Gospel Reflection for May 8, 2022 – 4th Sunday of Easter

Sunday Readings: Acts 13.14,43-52; Revelation 7.9, 14-17; John 10.27-30

JESUS: My sheep hear my voice.
I know them, and they follow me.

I give them eternal life,
and they shall never perish.
No one shall snatch them out of my hand.
My Father, who has given them to me,
is greater than all. No one can snatch them
from the Father’s hand.
The Father and I are one.

John 10.27-30

Sheep recognize the voice of their shepherd and survive by following where the shepherd leads — to fresh pasture, to water, into a pen for the night. The sheep have faith in the shepherd who comes to give them abundant life. Jesus identifies himself as the good shepherd who lays down his life for this sheep. He contrasts himself with hired hands who run when wolves threaten the flock.  Jesus’ relationship with believers is intimate. “I know my own and my own know me, just as the Father knows me and I know the Father” (14-15). Belonging of this kind happens in families.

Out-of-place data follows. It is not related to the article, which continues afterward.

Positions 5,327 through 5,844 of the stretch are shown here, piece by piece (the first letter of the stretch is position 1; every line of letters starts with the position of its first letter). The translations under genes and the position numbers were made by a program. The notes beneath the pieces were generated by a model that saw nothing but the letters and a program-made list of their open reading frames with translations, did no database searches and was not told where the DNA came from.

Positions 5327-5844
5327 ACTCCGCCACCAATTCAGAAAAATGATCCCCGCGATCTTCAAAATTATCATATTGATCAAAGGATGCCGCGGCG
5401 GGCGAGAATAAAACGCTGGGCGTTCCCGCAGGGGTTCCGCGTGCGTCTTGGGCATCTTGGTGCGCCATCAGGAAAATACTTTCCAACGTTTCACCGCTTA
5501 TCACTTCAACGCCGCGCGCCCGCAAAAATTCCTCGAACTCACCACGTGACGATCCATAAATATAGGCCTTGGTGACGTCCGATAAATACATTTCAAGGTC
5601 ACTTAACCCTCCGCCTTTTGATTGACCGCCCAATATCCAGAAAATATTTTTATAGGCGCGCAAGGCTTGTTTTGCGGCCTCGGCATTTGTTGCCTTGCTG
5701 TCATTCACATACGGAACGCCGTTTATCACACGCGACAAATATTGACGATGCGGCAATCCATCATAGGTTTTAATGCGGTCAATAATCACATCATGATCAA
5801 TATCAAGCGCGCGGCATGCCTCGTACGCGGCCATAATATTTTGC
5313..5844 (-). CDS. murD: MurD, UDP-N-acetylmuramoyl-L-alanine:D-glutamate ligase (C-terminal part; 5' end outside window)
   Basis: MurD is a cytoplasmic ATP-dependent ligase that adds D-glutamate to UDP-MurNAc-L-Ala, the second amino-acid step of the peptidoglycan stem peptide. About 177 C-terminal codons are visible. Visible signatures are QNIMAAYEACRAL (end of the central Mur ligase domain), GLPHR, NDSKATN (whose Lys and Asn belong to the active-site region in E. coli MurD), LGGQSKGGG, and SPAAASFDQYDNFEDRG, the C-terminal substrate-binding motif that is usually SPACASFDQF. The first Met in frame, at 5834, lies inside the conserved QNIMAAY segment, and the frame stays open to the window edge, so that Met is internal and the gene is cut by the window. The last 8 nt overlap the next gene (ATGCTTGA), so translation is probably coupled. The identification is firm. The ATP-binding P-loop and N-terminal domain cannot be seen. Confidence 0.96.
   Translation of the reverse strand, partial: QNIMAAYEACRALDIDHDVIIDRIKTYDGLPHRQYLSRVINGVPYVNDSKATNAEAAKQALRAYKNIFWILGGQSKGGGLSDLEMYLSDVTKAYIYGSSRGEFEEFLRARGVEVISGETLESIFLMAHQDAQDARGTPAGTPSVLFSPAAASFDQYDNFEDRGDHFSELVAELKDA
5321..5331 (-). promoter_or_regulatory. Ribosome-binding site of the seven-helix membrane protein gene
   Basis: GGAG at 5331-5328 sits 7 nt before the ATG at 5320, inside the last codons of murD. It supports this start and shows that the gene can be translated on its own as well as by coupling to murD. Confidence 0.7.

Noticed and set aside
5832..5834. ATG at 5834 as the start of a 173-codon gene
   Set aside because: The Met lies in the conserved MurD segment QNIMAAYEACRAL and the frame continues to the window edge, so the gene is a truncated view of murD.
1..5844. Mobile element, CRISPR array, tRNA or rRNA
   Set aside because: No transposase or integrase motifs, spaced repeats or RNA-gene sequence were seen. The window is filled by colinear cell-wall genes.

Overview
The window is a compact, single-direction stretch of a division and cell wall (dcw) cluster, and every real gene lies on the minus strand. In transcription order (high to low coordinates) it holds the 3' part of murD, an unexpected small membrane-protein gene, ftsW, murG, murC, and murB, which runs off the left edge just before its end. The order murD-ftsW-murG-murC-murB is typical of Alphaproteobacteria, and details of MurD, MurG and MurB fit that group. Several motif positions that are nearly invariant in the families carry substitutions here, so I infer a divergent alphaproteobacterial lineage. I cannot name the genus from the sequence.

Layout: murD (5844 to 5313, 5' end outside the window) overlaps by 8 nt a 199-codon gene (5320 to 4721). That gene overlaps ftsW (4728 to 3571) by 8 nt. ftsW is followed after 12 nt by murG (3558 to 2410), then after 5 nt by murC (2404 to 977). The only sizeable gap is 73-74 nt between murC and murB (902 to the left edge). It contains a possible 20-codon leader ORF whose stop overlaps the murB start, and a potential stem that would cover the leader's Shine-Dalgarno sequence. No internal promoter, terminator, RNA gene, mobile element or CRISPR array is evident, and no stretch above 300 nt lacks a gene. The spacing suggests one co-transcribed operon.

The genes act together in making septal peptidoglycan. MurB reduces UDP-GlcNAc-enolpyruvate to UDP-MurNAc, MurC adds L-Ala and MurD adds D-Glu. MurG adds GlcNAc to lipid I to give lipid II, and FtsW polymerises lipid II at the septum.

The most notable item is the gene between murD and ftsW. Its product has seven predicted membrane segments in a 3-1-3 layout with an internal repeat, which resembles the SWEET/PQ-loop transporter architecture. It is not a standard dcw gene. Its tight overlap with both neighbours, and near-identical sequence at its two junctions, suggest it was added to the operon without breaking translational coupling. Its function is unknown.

Jesus’ words are plain but theologically loaded. “My sheep hear my voice,” Jesus says. Hearing is believing. Those who believe recognize that Jesus reveals God. They accept his teaching. “I know them, and they follow me,” Jesus adds. To know refers to deeply personal belonging. To follow expresses wholehearted allegiance.

Jesus promises believers eternal life and his Father guarantees his promise, which leads Jesus make the inflammatory claim: The Father and I are one. Jesus’ hearers reach for rocks to stone him for blasphemy, for making himself one with and equal to God.

The community out of which John’s gospel emerges has a high Christology; Jesus is from above. He pre-exists with the Father. All things come into being through him (John 1.3). No one has seen God but the only Son reveals God (John 1.18). Faith in Jesus and his works is faith in God. The high Christology of John’s community creates hostility with other Jews. In fact, Jesus’ claims in Sunday’s gospel are fighting words to many listeners — blasphemous, stoning words.

What insights into your relationship with God do you find in the imagery of the good shepherd?